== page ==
You'd think that athletes, particularly world class athletes, would be immune to most illnesses, their bodies functioning at the highest level of fitness and all that. But asthma seems fairly prevalent in the sporting world. Is this because they have gotten fit to overcome childhood asthma, or because they exercise all the time, bringing on or exacerbating existing asthma?
Let's take a look at some science.
Children with asthma, and their parents, may be more concerned with their health. So from an early age they take care of their bodies, eat well and manage symptoms. They may be more inclined to take up sports to help with this.
Getting fit can help asthma. There are all kinds of suggestions that bran, cardio and weight-bearing exercise have a positive impact. So we could hypothesis that a 10 year old with asthma is generally fitter and more sporty, simply because the non-asthmatic child hasn't had to think much about their health.
High-level athletes are prone to asthma. The condition is so common that doping authorities have cleared inhalers like salbutamol - so long as the doses aren't excessive. Research shows that 70% of the British Swimming Squad has a form of asthma, whilst a third of Team Sky cyclists struggle for breath. Nationally the average is 8-10%, so what's going on?
Some experts believe it's a different form of asthma they are experiencing. Instead of allergic bronchial wheezing, the chest tightness is brought on by rapid breathing. Weather and locality conditions can make this worse. In areas where the air is thin or very cold and dry, asthma symptoms increase. For example, the cold air of a cross-country ski or mountain cycle path can trigger a wheeze, and the chlorine-heavy atmosphere of a swimming pool changes air composition too. I've certainly felt out of breath just stepping into the local pool. The air seems thick in there.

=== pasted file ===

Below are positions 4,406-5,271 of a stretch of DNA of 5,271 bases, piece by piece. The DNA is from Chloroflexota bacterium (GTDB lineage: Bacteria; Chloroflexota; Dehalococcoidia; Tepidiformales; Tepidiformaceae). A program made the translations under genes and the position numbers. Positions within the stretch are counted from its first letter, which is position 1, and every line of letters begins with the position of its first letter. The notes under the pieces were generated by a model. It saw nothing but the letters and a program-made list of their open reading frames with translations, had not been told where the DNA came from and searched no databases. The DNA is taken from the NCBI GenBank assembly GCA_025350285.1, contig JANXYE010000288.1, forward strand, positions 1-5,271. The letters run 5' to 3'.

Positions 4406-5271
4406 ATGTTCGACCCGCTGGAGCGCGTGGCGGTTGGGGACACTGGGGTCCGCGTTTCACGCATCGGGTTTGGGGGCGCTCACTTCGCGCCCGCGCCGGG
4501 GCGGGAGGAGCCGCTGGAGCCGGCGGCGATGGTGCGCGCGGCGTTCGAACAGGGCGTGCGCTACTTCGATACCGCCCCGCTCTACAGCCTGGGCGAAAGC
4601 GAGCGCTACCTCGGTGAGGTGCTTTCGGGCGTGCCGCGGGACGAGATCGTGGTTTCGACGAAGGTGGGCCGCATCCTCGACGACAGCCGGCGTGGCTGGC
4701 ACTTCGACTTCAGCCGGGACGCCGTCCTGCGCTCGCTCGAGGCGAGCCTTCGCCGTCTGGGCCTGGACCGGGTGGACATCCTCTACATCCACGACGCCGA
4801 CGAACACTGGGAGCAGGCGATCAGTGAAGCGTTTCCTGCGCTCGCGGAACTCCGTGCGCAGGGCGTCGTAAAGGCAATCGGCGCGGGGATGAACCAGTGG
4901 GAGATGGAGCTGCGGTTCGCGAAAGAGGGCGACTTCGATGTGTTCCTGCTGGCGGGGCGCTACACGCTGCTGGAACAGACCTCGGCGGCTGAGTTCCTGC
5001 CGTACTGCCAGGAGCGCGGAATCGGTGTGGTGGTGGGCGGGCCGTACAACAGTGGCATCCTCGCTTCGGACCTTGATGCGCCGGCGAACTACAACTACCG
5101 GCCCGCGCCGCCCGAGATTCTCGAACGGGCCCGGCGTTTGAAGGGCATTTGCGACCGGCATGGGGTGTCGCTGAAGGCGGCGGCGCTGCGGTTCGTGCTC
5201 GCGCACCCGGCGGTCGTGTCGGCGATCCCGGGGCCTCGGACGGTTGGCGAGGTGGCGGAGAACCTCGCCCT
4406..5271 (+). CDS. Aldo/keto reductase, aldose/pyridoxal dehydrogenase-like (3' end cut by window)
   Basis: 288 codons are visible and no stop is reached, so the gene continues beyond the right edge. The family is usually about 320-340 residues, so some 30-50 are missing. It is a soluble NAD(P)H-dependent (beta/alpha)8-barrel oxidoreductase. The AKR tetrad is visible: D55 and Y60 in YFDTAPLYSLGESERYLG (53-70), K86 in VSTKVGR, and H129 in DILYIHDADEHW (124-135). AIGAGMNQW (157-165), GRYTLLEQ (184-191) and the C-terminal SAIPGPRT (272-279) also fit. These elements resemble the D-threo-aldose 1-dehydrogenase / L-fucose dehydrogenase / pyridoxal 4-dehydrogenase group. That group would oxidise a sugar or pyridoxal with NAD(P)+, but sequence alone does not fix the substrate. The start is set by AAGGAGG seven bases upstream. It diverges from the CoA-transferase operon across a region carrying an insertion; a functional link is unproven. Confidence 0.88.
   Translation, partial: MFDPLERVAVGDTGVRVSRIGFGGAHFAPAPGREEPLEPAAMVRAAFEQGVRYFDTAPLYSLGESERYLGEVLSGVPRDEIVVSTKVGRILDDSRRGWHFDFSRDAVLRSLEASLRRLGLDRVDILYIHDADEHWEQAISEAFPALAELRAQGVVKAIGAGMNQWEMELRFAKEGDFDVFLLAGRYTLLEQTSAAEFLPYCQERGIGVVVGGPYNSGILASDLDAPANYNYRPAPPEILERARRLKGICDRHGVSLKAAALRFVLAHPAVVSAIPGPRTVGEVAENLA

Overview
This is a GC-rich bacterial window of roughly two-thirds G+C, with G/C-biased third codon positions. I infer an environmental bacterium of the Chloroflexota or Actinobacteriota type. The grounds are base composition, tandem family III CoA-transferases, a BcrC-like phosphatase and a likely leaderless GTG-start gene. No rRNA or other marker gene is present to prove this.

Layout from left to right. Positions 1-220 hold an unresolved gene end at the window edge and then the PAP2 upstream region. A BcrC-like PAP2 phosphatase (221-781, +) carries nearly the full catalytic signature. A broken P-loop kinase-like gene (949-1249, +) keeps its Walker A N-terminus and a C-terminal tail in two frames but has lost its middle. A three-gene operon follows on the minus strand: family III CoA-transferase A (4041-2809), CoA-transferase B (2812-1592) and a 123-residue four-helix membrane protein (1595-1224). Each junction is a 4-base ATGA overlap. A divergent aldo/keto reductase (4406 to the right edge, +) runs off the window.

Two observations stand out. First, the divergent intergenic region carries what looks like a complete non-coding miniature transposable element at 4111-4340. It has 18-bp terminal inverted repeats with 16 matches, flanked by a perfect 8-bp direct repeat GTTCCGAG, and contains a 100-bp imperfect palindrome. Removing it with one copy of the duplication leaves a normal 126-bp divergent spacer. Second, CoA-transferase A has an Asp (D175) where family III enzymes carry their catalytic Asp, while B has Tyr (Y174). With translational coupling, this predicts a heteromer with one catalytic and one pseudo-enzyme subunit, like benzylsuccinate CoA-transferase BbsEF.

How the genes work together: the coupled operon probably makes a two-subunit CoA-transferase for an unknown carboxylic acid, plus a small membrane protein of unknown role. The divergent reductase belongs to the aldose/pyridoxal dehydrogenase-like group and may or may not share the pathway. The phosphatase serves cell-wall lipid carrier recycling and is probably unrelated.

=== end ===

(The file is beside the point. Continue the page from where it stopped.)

This is such a prominent train of thought that during the 2008 Beijing Olympics tests were carried out on the atmosphere to see if the conditions might affect the athletes.
Whether athletes had asthma from an early age or developed it from their sport, no matter, because they are fantastic role models.
Paula Radcliffe and Aimee Wilmot both suffer from asthma and each rose to the top of their sports. What better reason to be famous? It certainly beats the likes of violence-promoting musicians or a notorious a sex tape (yes we're talking to you, Kim).
Athletes actively portray that asthma does not need to be life limiting. Research shows that athletes who had asthma as children often believe they no longer suffer, but when they take the test they are still classed as asthmatics.
Perhaps it shows us that asthma can be managed via sports? More research is needed but the future is looking healthy.
If you suffer from the effects of asthma we can help. We offer a number of asthma medications such as flixotide to help you treat the symptoms. Visit our asthma page to see what treatment is best suited for you.